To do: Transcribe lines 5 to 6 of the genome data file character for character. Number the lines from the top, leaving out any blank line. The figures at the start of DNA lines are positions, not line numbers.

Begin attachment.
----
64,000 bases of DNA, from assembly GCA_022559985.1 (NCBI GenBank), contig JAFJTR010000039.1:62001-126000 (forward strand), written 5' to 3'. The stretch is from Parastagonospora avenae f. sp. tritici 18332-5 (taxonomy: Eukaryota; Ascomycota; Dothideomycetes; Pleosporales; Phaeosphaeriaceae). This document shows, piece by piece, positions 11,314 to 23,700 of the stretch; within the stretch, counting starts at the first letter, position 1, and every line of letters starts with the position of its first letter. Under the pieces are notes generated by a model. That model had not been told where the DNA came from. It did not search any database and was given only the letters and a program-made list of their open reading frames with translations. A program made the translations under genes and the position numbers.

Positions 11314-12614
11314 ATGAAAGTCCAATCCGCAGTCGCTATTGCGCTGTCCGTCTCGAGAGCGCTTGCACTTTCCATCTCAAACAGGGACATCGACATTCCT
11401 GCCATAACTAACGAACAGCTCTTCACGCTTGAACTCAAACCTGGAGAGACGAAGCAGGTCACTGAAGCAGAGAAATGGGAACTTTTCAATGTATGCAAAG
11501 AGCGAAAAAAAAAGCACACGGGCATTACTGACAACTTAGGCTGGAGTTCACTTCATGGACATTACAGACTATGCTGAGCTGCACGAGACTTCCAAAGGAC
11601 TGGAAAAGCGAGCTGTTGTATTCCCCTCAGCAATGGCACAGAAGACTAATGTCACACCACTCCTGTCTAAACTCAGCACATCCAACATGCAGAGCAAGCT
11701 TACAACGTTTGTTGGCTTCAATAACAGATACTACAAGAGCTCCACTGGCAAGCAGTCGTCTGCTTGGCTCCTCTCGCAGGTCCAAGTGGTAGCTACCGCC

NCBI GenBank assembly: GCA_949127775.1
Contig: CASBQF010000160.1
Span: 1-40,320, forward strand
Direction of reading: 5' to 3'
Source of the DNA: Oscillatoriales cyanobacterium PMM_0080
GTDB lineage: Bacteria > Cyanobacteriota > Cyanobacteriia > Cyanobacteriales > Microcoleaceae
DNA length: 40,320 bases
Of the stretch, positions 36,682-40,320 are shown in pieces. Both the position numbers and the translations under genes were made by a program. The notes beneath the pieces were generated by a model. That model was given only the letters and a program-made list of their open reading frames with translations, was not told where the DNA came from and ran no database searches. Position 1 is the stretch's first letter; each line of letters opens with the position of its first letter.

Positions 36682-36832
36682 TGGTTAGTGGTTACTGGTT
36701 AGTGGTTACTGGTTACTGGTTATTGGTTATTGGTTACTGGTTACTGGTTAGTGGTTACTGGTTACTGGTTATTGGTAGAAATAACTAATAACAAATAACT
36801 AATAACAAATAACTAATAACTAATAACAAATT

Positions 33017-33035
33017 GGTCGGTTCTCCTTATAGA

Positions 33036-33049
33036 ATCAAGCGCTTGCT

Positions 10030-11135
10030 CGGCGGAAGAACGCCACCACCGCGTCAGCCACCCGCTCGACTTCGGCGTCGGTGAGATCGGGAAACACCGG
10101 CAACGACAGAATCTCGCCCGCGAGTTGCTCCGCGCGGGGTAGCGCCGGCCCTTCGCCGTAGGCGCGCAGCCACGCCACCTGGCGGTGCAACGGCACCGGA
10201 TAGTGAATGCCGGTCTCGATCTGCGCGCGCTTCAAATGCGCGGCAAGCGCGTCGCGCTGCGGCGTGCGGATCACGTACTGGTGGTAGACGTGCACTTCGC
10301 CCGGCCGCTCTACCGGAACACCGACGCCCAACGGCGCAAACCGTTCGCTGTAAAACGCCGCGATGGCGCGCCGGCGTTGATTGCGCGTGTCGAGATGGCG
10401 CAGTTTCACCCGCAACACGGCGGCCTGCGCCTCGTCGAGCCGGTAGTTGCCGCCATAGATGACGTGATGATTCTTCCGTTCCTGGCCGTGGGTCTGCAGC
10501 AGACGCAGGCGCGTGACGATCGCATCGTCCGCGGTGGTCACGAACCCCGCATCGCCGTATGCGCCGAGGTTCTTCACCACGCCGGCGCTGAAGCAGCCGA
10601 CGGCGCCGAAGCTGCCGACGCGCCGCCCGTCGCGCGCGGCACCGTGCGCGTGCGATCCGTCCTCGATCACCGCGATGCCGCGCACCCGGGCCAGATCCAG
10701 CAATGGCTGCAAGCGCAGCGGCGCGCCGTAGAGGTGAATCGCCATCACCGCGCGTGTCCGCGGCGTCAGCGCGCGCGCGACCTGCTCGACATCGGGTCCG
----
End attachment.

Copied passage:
11501 AGCGAAAAAAAAAGCACACGGGCATTACTGACAACTTAGGCTGGAGTTCACTTCATGGACATTACAGACTATGCTGAGCTGCACGAGACTTCCAAAGGAC
11601 TGGAAAAGCGAGCTGTTGTATTCCCCTCAGCAATGGCACAGAAGACTAATGTCACACCACTCCTGTCTAAACTCAGCACATCCAACATGCAGAGCAAGCT